16 Jun Open Letter to LinkedIn from a Millennial
Congratulations on the $26.2 billion deal with Microsoft. Whether through funny memes on Twitter, Harvard Business Review suggesting advice or The New York Times analyzing the deal, commotion about this acquisition has taken over the Internet. In his CNBC interview, Microsoft CEO Satya Nadella describes this deal as a merger between “the world’s leading professional cloud and the world’s leading professional network” with similarly aligned goals: to connect and empower professionals and organizations. As LinkedIn CEO Jeff Weiner assured after the acquisition, this is not an end game but a “next play.” I also believe that the acquisition has a great potential to be a mutualistic relationship that can benefit both companies as well as us millennials.
Growing up, we were known as the digital generation. From using sites and apps like Facebook, Instagram and Snapchat in high school to transitioning to LinkedIn once our professional careers began in college, we have been engaged with technology all our life. However, as applications like Facebook and Snapchat go through frequent updates and remodels, the LinkedIn interface has essentially been stagnant for the last few years. For those who fully understand and take advantage of the services offered, like influencers and job recruiters, LinkedIn can be extremely useful. However, for the average LinkedIn user and millennials like myself, LinkedIn seems like a less intuitive version of Facebook that solely showcases our resumes and professional achievements. Most average users do not understand the potential outreach and the ways to stay in touch with connections that LinkedIn can provide.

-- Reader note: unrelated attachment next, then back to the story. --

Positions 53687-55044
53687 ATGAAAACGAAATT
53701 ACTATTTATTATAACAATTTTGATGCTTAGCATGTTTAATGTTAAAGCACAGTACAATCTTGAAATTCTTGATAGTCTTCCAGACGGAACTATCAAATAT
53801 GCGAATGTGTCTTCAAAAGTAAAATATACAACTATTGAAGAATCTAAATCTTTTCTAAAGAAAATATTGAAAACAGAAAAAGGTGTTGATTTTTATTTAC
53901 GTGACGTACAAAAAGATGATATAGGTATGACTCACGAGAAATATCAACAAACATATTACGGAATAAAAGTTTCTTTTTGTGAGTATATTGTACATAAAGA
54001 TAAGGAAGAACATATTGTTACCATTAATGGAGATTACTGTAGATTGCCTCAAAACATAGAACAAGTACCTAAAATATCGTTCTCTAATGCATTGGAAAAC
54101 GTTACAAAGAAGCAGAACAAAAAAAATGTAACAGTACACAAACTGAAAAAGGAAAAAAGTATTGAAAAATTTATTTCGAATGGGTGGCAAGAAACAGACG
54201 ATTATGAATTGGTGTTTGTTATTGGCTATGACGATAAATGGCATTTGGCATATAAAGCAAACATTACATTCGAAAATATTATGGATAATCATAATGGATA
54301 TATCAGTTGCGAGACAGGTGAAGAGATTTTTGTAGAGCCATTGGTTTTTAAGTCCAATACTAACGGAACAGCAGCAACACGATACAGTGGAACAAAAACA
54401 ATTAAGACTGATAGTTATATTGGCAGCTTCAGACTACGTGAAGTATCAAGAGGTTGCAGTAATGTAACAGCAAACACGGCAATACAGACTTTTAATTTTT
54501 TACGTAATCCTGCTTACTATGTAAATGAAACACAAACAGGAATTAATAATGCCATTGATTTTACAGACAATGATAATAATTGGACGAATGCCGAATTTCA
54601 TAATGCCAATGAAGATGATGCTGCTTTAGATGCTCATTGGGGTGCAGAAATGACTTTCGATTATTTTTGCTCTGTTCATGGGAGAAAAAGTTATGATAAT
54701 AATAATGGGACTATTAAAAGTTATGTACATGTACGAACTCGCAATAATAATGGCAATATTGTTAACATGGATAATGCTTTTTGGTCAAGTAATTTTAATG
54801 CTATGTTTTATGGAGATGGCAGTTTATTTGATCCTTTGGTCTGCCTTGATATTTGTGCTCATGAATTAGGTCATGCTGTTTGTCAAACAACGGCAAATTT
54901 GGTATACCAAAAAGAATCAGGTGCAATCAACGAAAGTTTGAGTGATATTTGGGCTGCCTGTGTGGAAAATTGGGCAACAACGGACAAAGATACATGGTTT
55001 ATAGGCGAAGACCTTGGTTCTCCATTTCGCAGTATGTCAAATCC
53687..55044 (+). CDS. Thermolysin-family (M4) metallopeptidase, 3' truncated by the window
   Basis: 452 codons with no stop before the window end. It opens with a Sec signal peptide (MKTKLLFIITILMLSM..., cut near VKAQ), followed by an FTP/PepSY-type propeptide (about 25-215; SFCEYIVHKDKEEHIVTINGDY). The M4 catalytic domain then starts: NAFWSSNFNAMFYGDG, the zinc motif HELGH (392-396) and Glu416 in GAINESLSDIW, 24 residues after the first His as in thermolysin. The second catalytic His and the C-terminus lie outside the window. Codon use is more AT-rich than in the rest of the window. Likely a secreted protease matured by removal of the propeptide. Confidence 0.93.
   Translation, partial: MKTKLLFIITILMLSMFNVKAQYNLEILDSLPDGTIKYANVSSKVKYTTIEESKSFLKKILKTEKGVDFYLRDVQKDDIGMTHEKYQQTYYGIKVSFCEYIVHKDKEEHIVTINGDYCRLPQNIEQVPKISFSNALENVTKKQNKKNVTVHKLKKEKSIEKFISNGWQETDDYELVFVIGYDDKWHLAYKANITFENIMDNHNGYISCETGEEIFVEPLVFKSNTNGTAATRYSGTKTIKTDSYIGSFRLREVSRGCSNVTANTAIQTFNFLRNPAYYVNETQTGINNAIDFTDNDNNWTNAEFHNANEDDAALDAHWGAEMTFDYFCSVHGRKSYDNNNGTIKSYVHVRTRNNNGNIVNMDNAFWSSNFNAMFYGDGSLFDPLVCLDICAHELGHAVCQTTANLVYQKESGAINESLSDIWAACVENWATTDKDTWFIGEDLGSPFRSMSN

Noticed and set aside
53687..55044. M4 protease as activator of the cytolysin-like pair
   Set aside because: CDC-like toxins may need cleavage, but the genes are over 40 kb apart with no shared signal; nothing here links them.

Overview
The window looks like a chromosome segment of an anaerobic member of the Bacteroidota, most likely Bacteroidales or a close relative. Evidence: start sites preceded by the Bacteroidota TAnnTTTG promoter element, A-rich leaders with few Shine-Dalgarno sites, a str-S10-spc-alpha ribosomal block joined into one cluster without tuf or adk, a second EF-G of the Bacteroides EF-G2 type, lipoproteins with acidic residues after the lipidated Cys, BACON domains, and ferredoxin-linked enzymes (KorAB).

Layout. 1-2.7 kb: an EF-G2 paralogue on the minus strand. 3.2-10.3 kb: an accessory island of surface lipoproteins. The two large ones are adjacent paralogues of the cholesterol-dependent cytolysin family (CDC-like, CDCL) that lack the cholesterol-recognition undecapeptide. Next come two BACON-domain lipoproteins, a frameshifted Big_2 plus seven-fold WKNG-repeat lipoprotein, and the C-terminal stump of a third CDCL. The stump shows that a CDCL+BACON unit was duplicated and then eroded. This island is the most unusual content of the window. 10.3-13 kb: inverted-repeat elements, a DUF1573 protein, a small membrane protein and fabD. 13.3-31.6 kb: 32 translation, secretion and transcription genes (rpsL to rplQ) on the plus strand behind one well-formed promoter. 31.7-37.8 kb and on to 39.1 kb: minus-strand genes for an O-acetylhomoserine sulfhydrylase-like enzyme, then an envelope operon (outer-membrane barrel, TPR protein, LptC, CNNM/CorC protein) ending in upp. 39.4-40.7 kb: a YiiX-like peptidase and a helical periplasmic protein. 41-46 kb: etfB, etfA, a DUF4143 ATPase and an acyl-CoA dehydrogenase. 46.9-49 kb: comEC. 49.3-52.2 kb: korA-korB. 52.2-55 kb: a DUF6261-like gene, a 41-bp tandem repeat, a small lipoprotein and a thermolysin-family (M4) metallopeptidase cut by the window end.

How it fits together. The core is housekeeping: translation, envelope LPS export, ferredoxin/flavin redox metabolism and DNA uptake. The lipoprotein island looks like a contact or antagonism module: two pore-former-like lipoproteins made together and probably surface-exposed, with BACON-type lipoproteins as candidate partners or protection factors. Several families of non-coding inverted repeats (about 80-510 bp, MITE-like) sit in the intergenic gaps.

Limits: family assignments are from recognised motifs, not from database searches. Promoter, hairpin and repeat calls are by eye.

In an email released to the public, Jeff Weiner stated, “[Satya Nadella’s] vision was to operate LinkedIn as a fully independent entity within Microsoft, a model used with great success by companies like YouTube, Instagram and WhatsApp.” Prior to this deal, as seen in the graphs above, LinkedIn was in a slump that reflected in stock prices and Microsoft, according to Harvard Business Report, had overpaid for acquisitions like Skype, Nokia and aQuantive. This deal has enormous potential if Microsoft and LinkedIn work collaboratively rather than autonomously. Microsoft could help LinkedIn integrate products like BING and Lynda.com into LinkedIn’s interface, create an interview service through Skype and build a custom Newsfeed stream similar to Facebook’s. Microsoft could capitalize on LinkedIn’s high networth user-base to sell products, accommodate an MSN log-in and generate a CRM integration of LinkedIn contacts using Microsoft Dynamics.
This is an opportunity for collaboration to fabricate disruption in the cloud and social market. By blending two leading professional companies with similar goals, you have the ability to blur the lines between personal and professional social media platforms. Microsoft and LinkedIn have the capability to become the first professional social network that enables true enterprise workflow and connection. Take advantage of it.
A Hopeful Millennial